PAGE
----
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Title: Like Father, Like Son 
Rating: G
Character: Caldwell
Disclaimer: Not mine (except the mistakes), no harm meant.
Summary: What difference is there between the strange enemies he faces now, and the monsters that his father was obsessed with?
A/N: Inspired by Mitch Pileggi's turn as Samuel Campbell (the father of Mary Winchester) on Supernatural. What if Mary wasn't the only member of that family looking for a normal life?
Warnings: Oh look, exciting adventures in confused tenses! Open endings! Also - SGA meets Supernatural. I'm posting this now, because it's April 1st, and I can always pretend I didn't mean it. Also, crappy unoriginal title...

Like Father, Like Son

When Stephen Campbell was 18, a friend of a friend gave him the name of a guy who, he swore, could set him up with a new name, a new life - for a price.

He paid the man in loose change and crumpled $1 bills, and pretended not to notice when the man looked at him sideways after Stephen told him he wasn't doing this to escape the draft.

He left Lawrence, Kansas, with a new surname, a birth certificate and a high school diploma in that same name, broke, but with something he never thought he'd have: a future.


Steven Caldwell is not a man with regrets. He has risen in the Air Force on the back of staunch patriotism and dogmatic self-belief. He does not second-guess himself, and he does not dwell on might-have-beens.

Sometimes, however, his younger self looks out at the life he now leads, and laughs.

What difference is there between the strange enemies he faces now, and the monsters that his father was obsessed with?


He had speculated that there might be a link between, say, the Goa'uld and demons, and it wasn't until he was himself 'possessed' that he completely rejected the idea. The Goa'uld had pulled out his memories, and mocked him, mocked his stupid human superstitions, but it hadn't known about possession before it found the word in his memories. He was certain, and that made it easier for him to hold onto himself, even with the Goa'uld deep inside his head.

It was easier, too, to convince himself that what he did now was still far from the path he had rejected. He was not his father's son: he was not fighting an endless battle against an unknowable enemy, he was fighting tangible enemies in a war that could be won.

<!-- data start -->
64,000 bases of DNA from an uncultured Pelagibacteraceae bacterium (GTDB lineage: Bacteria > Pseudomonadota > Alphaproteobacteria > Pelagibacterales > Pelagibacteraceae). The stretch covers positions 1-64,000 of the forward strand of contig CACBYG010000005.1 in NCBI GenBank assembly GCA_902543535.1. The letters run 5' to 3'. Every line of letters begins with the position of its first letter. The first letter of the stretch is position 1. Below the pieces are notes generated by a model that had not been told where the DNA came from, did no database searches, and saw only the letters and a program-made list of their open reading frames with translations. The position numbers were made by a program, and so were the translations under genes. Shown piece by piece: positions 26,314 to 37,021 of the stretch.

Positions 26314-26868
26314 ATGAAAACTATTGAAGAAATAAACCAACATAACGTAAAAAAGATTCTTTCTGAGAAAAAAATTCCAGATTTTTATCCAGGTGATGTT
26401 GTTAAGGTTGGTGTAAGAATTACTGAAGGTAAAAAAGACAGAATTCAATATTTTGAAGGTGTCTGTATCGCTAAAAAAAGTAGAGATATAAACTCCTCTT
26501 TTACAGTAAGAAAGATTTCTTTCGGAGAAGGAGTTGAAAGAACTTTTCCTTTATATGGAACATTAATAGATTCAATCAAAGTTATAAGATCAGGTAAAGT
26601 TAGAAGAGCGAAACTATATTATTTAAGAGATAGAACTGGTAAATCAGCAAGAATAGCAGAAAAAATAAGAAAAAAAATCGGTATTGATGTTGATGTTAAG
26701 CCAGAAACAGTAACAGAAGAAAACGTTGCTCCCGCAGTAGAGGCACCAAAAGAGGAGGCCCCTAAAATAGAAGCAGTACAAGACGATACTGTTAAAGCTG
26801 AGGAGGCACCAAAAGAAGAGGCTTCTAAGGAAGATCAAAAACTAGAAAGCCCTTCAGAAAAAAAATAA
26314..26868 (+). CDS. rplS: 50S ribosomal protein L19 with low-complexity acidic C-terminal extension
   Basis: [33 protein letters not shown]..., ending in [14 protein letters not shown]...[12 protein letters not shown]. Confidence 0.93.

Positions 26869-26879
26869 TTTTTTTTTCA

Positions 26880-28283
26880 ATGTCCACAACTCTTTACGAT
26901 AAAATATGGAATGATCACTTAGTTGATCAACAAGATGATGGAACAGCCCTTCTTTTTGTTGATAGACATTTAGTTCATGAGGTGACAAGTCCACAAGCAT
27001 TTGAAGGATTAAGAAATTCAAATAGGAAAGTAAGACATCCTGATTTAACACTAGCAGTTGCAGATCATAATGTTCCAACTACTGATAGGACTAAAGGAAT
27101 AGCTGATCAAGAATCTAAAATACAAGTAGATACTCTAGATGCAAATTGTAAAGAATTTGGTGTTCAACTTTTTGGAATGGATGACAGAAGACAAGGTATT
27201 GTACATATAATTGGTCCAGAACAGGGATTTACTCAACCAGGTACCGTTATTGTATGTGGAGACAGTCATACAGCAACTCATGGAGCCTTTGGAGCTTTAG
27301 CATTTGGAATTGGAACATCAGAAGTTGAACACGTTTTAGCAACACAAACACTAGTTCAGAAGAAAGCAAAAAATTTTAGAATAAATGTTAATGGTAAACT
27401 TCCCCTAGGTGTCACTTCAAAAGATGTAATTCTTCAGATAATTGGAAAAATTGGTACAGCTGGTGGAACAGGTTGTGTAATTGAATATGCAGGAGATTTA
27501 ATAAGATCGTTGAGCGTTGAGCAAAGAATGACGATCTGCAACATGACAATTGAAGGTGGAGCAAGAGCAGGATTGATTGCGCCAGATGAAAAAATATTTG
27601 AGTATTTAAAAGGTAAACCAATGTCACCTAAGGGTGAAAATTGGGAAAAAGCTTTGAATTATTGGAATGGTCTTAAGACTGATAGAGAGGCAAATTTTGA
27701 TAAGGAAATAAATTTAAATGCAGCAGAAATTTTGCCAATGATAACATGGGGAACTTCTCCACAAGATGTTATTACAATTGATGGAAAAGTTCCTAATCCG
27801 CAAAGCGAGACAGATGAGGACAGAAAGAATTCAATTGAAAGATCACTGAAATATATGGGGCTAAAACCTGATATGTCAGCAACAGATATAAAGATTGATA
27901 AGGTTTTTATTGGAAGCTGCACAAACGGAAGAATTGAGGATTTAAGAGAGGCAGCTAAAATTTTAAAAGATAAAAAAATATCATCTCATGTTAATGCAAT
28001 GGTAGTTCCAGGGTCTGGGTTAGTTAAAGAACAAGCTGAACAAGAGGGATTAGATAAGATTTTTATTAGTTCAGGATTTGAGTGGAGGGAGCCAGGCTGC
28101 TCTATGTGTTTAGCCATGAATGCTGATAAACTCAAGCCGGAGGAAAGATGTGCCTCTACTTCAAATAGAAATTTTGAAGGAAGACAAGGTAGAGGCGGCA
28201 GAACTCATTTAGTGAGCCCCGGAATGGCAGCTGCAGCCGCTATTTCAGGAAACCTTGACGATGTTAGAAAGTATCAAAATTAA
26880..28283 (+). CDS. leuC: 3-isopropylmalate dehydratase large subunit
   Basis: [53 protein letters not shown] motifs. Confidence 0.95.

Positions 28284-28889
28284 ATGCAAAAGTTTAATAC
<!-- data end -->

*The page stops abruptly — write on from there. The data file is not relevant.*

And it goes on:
He was not one man against many, he was part of an organised fighting force. He was not fighting with antiquated weapons and superstitions, he was fighting with the most advanced technology known to man.

His younger self laughed all the harder, and asked if he really looked at the Wraith and saw 'enemy combatants'. Asked if he really wanted rid of John Sheppard because the man was unprofessional, a liability, and not because he knew Sheppard didn't understand what they faced out here.


When his parents were killed, he heard from a friend of a friend. He didn't go home, knowing that there would be no bodies to mourn at their graveside. Likewise when his sister died. He knew that she'd married, that there were children, but he didn't even know her married name.

He does not know the circumstances of her death, but he hopes she escaped, that her children will not carry the burden of knowledge he carries.


He was so certain that his new life had no ties to his old. When one of Sheppard's Marines started behaving erratically, he, like the others, believed that the cause was alien.

The marine demanded to see him: Steven, like Sheppard and Carter, thought that it must be a Goa'uld, ignorant of the fact that he'd long been free of the parasite that took him over.

The moment the creature saw him, its eyes went black.

He barely heard Sheppard say "Well, that's different," in that insufferable tone of his.

"Thought you'd escape, Stephen?" said the demon. "We killed your father and your mother and your sister. We killed your cousins and your friends. We killed your sister's man and we destroyed her family. You thought you could escape if you came all the way out into the black?"

"Colonel Caldwell -" said Carter, and he held up a hand to stop her.

"You're lying," he said to the demon.

"Why would I lie? The truth is so much sweeter." The demon laughed. "There are so many more truths I could share."

"Regna terrae, cantate Deo, psallite Domino..." The words were unfamiliar on his tongue, but the demon scowled. The old memory held true.

Carter and Sheppard stared at him.

"Exorcizamus te, omnis immundus spiritus, omnis satanica potestas..."

"You're sending me to hell? Maybe I'll take a bite out of your sister's boy while I'm there."

He almost faltered, but took a breath and pressed on, and the demon started to howl.

It's not until the demon's gone, and the Marine is gasping for breath on the cell floor, and Carter is babbling questions, and Sheppard has one hand on his sidearm, not until then that Steven realises he should have asked for his nephew's name.


I feel disloyal saying this about anyone but the Little Major, but Mitch Pileggi is kind of awesome.
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